Love Thy Farmer: Sweetwater Valley Farm

Love Thy Farmer: Sweetwater Valley Farm

Words by Jennifer Kornegay

Sweetwater Valley Farm sits on a grassy hill overlooking Highway 11 as it cuts through southeastern Tennessee. With its columned white home and tin-topped gray barn as focal points, it composes a classic bucolic scene of a family-owned dairy in the South. But it’s also a cheddar lover’s nirvana and one that welcomes all passersby to turn off the road, wind up the drive past the welcoming black and white cow, and immerse themselves in more than 30 varieties of cheddar (plus a few goudas) that the dairy makes from its fresh milk and sells onsite.

The Seed to Sandwich Café in the barn features a fromage-forward menu, where grilled cheese sandwiches—such as the #allthecheese, a melty mash-up of six kinds—take center stage and homemade soups and creamy milkshakes play supporting roles. 

In the farm store, huge windows at the back give a behind-the-scenes look at the process that turns out mild, sharp, extra sharp and reserve cheddar, as well as flavored varieties including chipotle, pesto, hickory smoked, and roasted garlic, which are waiting under domes alongside stacks of toothpicks, ready for sampling. A wall of coolers holds blocks of cheeses for purchase. And for those craving knowledge to go with their cheese, SVF also leads guests on daily dairy tours.

All combined, the offerings pull cars off the highway in droves. And that’s exactly what John Harrison envisioned when, in 1998, he expanded the small dairy he and his wife Celia had bought into in 1987. He comes from a long line of Tennessee dairy farmers and has always enjoyed farming’s rhythms. He’s also proud to partner with mother nature in bringing milk to the masses. But while he enjoys communing with his cows, he was left longing for a deeper connection with his customers. 

“That’s how we moved into cheese,” Harrison’s daughter and Sweetwater Valley Farm’s marketing director Mary Lyndal Harrison says. “We were originally just selling our milk to Mayfield, but dad wanted to sell something directly to and interact more with the public and show people how a dairy works.” 

Today, SVF provides a comprehensive experience. “You can tour the farm, see the cows, see where we make cheese, taste the cheese, eat lunch at the café, and buy cheese to take home,” Mary Lyndal says.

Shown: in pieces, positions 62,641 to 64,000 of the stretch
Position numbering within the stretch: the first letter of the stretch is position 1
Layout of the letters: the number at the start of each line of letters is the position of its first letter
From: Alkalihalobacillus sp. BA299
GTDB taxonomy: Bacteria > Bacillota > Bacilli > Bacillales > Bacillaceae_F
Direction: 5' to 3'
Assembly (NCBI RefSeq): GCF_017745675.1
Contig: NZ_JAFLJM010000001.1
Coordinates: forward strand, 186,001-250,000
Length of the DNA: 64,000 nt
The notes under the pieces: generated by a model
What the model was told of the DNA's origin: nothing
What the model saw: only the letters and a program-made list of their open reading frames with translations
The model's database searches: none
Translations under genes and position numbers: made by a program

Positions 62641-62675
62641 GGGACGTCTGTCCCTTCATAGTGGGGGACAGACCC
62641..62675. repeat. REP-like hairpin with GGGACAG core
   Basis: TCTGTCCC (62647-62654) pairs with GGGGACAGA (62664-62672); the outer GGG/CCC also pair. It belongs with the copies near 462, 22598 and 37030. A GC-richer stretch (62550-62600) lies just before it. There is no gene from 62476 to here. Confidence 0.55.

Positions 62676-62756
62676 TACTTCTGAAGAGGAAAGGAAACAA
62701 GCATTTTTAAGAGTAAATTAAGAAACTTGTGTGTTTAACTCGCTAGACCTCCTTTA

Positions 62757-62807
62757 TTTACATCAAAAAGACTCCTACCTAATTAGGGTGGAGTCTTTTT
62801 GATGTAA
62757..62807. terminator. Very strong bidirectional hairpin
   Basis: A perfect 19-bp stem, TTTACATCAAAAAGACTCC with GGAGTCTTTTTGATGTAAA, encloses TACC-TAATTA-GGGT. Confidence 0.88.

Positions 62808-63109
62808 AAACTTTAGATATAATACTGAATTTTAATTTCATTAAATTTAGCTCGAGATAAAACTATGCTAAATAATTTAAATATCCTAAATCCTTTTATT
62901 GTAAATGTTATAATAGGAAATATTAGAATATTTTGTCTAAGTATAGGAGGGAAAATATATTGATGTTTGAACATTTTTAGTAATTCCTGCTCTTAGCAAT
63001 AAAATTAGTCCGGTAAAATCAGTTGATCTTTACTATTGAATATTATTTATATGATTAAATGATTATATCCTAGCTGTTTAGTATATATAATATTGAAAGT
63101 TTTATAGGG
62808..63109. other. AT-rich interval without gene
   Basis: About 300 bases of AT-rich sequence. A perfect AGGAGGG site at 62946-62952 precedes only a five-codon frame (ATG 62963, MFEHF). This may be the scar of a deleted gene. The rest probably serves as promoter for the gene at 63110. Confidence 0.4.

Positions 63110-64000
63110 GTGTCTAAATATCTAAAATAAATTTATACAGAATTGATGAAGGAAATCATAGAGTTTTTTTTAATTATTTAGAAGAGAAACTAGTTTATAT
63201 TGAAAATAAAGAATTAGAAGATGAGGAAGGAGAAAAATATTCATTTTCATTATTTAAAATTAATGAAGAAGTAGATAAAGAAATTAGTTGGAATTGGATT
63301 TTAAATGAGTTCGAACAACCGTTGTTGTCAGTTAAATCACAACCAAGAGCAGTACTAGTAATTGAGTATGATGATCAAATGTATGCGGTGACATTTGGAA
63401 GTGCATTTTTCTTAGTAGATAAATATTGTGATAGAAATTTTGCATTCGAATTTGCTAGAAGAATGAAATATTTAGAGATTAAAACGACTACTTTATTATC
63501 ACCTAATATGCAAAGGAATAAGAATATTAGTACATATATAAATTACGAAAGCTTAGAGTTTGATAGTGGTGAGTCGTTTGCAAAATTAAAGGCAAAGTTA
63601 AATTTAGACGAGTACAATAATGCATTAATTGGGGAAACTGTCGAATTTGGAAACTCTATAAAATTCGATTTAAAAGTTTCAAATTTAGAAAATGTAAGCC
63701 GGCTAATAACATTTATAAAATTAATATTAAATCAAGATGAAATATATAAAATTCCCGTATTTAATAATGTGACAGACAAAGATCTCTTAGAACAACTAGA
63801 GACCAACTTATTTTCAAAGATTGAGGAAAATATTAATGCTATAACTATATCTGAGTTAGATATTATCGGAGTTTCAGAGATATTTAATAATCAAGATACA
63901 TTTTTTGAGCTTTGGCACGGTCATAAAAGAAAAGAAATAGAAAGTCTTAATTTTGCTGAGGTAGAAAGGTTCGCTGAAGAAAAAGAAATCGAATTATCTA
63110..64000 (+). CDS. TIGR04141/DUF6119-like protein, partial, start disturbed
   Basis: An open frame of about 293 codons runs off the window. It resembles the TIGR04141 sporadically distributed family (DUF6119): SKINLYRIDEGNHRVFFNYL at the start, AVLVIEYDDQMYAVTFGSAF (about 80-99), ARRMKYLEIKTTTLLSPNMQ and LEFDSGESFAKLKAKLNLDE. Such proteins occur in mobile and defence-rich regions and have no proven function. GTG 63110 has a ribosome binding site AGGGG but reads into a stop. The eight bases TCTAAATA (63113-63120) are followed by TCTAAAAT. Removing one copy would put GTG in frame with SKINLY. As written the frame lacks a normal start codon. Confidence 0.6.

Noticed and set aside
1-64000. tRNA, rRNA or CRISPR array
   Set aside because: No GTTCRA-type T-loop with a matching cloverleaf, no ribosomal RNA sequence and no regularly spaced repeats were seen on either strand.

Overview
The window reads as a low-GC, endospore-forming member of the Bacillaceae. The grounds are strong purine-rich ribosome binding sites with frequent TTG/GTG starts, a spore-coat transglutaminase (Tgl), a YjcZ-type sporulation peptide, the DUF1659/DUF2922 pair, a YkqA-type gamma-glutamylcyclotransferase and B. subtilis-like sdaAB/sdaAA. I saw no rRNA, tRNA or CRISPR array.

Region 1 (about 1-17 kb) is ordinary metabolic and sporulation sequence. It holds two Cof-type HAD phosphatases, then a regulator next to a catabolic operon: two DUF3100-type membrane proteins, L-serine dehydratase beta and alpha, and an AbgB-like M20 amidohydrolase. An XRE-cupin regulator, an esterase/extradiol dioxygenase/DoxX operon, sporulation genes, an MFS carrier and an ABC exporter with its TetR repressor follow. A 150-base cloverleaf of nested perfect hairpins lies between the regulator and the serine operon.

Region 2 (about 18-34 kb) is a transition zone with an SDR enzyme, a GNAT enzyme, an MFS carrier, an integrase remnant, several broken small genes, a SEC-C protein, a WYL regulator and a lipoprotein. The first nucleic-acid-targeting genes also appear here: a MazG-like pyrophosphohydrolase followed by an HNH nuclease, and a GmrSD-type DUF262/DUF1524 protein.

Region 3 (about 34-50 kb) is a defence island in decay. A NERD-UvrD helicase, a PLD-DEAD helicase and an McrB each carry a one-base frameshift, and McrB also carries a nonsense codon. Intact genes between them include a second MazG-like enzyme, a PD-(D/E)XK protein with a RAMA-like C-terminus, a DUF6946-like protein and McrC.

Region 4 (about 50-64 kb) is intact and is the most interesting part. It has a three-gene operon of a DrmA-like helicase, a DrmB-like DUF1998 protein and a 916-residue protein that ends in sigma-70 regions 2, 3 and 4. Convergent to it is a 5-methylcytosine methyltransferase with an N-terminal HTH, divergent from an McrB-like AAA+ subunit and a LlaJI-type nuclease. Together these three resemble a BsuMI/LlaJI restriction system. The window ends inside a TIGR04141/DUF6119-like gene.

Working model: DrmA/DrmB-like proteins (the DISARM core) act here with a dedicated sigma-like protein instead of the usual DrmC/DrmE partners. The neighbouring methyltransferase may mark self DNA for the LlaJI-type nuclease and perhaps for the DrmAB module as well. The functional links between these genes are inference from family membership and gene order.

Along with a brother and sister, Mary Lyndal makes three of the five Harrison kids who’ve joined their parents in the family business. She didn’t really see the move coming but now knows it was the right choice. “I moved away for school and realized I am just a big homebody, while also realizing how cool the farm is,” she says. “I knew then that I wanted to be a part of it.” Once she got back home, her passion only grew. 

She does a little bit of everything when needed, but her focus is on running the store and café, on giving tours, and on promoting and sharing the farm’s story, particularly the chapters outlining the advances it uses to ensure comfy cows and therefore, premium milk and cheeses. “I want everyone to know more about how their food is made and understand what’s behind quality dairy,” she says.

It starts with the land—3,500 acres of undulating fields and pockets of forest growing the hay, oats, barley, and corn crops that feed 3,500 head of cattle, mostly Holstein dairy cows but some beef cattle too. Each animal’s specific diet depends on its age. “We work with a nutritionist to give them exactly what they need to thrive,” Mary Lyndal says. They spend a good bit of their time in a free-stall barn, protected from the elements (and misted and fanned in the heat of summer) but still having space to roam and beds for resting. “This system lowers stress, which means they produce more milk,” she says. And unlike the olden days of milk maids on a short stool laboring to squeeze out milk, SVF uses automatic milkers, and now, robotic milkers. “This lets the cows just do their thing, and they go to the milkers when they are ready,” Mary Lyndal says. “It’s a newer system for dairy and is another way to lessen the stress on our cows. We were the first in Tennessee to use it, and we love showing this aspect to the public on our tours.”

With calmer, happier cows comes more and better milk, and the girls at SVF currently yield 54 million pounds of milk each year, some of which is transformed into 300,000 pounds of cheese annually, the majority some form of cheddar. “Cheddar is actually pretty simple to make, but it has to age a long time, so it’s not fast,” Mary Lyndal says. 

She knows it’s worth the wait. “I love cheddar. I have a drawer full of our cheeses at my house and cook with them a lot,” she says. “I love it shredded into soups or just sliced on a sandwich with good deli meat. My mom is known for her baked mac ‘n’ cheese, and she uses multiple varieties, including the sharp, black pepper and smoked cheddars.”

Those who’ve tasted SVF cheddar agree. Watching guests grin after a bite are some of Mary Lyndal’s favorite moments on the farm. “It’s so rewarding to watch people learn about all aspects of our business and connect the dots, especially when they taste the cheese warm and melted in a grilled cheese at the café,” she says. “That’s the motivation driving every ounce of cheese we make. We’re all “people” people here, and forging these relationships with customers is why we do what we do.”